Morality and its Necessity for a Functional Society

Morality and its Necessity for a Functional Society



Morality and its Necessity for a Functional Society

Regardless of the different predispositions of the moral theories, there is a concurrence that morality is essential for a functional society. The society is defined by its functionality, which relies on the effectiveness of different virtues (Plato, 2016). Additionally, the aspect that grants the virtues the ability to warrant the functionality of the society is their ability to attain the desired threshold of morality. Due to the agreement on morality, individuals endeavor to do and be good. Doing well relates to the actions rather than the individual while being good relies on the feelings of the participant. The doing and being are related through their effects on the targeted good (Plato, 2016). Through these facets, the individuals in their actions and perceptions create compassion or become transformative. As a result, the effects can generate and propagate the needed social change.

Yes, it is possible to be perfectly good by cause harm to an innocent person or people. The utilitarianism and consequentialism theories support this gist directly by providing all requirements to authenticate its rationality. This scenario presents a dilemma because of its paradoxical nature of entailing conflicting occurrences or outcomes in a single context. Consider the infamous trolley dilemma of killing a single individual and saving five other lives. This presents an absolute stalemate, and there is the need for thinking beyond the situation and consider the outcomes that affect our moral intuitions. In this context, it is apt to consider the distinction between doing bad things to someone and letting bad things happen to someone (Solomon, 2010). Consequently, this permits the introduction of the principle of the double effect that permits the indirect cause of harm for a greater good.

Morality is the predetermined code of behaviors for controlling the actions of individuals and being wicked refers to moral wrongness. A participant might have intended to cause harm by planning to execute an action that is morally wrong without any encouragement from others. Whether the action succeeds or not is not essential, but with wickedness, the desire to be morally wrong is the determining factor (Ahearn & Gathje, 2005). Therefore, an individual can be wicked even without causing any harm completely.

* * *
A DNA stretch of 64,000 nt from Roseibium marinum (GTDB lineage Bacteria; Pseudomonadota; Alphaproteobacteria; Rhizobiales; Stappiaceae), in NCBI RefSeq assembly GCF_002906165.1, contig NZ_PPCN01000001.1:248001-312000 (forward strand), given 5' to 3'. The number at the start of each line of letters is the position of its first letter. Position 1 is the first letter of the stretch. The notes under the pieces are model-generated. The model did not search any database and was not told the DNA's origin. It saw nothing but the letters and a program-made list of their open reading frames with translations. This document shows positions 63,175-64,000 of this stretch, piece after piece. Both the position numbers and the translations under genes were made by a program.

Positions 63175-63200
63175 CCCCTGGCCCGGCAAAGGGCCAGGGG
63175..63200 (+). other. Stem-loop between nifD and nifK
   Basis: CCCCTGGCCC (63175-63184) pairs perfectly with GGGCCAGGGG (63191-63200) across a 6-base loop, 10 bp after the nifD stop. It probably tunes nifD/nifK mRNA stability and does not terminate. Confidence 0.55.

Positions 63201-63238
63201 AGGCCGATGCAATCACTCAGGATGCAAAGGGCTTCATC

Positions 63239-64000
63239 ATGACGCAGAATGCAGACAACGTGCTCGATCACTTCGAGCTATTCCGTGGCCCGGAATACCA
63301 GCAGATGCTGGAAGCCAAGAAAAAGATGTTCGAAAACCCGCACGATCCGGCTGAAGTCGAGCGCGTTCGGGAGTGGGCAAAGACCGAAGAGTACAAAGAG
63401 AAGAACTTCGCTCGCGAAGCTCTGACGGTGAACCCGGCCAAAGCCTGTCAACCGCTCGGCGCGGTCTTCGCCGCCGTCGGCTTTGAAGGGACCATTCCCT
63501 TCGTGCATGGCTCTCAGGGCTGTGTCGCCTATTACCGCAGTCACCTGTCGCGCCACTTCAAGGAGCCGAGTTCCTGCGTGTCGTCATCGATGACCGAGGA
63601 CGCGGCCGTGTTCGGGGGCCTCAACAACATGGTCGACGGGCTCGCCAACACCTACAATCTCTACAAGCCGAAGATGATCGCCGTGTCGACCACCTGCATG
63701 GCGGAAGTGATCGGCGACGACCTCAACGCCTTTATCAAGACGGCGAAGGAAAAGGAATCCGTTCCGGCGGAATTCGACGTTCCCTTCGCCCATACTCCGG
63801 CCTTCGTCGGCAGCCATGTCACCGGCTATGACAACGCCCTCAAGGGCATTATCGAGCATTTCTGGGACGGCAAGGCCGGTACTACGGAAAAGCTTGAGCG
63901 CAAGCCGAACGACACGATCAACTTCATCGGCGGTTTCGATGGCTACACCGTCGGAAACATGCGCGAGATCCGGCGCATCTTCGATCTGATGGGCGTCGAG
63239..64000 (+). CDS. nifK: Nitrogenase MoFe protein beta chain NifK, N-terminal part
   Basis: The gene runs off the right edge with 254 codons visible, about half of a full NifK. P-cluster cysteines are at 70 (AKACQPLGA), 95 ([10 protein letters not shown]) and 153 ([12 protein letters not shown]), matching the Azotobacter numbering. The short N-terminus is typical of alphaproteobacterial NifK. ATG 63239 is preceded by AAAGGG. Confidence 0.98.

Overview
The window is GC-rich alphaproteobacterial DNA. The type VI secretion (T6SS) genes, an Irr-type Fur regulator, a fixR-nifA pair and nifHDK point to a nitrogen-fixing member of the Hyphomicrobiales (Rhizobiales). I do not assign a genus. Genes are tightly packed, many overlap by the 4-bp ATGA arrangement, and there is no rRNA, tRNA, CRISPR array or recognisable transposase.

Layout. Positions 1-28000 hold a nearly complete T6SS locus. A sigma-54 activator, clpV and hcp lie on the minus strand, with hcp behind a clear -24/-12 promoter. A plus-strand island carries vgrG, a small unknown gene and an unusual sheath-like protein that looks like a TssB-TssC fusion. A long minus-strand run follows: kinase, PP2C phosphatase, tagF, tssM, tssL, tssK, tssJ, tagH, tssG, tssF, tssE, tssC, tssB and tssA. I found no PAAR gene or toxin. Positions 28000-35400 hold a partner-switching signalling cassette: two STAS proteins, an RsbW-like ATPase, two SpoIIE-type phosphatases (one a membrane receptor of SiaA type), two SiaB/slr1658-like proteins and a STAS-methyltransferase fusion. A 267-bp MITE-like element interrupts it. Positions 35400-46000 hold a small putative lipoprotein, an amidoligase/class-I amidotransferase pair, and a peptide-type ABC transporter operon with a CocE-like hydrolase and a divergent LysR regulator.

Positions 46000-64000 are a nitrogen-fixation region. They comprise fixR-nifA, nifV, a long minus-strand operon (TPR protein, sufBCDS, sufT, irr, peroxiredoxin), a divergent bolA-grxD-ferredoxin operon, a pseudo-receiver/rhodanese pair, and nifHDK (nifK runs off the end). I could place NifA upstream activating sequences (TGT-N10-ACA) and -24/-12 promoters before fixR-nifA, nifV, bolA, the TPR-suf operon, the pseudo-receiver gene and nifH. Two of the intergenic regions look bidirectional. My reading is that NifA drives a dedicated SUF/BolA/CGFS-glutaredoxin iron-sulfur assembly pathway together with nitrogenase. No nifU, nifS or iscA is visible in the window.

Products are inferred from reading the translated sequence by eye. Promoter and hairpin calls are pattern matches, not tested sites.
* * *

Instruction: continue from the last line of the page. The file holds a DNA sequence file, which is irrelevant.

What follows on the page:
Wrong reasons can negate the good done by a person due to the resultant conflict emanating from the inherent moral value of an action. The disposition-based ethics maintain that the moral quality of an action depends on the will supporting the action. The theories such as deontology Kant’s categorical imperative, contractarian ethics, and the virtue ethics support the disposition (Solomon, 2010). Conversely, the consequentialists such as the care-based ethics and utilitarianism postulate that the moral value of an action depends on the outcome. It is apt to concur with the disposition based ethics because every action begins from the conception. Consequently, this has the greatest influence on the manner of the action execution and the outcome as well.

Yes, an individual can be a morally good but fail to enjoy a good life. A good life is an end on which all actions of human aim, living is the means of this end and requires food, shelter, and clothing (Ahearn & Gathje, 2005). The good life is the ultimate end to all humans, and it is not a means to any action and all actions that people engage in are destined to food life. Even though different people may have dissimilar construe to the good life, this is not a challenge because all desires are of a similar sort. Good life commands moral approval, and an individual who lives a good life exhibits all the good traits such as courage, loyalty, trustworthiness and generosity and honesty among others. Both consequentialism and utilitarianism theories uphold virtuous person as a preferable champion of good life compared to others such as power or wealth. In agreement to this, those who live good life spare some time for actions that benefit other people rather than devoting all time on their pleasures and selfish benefits (Ahearn and Gathje, 2005). Such people can suffer through torture or even death on behalf of others in the society. Therefore, good morals solely are not tantamount to good life due to the complexity of its requirements.


Ahearn, D. O., & Gathje, P. R. (2005). Doing right and being good: Catholic and Protestant readings in Christian ethics. Collegeville, Minn: Liturgical Press.

Plato (2016). The Republic: Ring of Gynges. New York: Aegitas

Solomon, R. C. (2010). The big questions: A short introduction to philosophy. Fort Worth, TX: Harcourt College Publishers.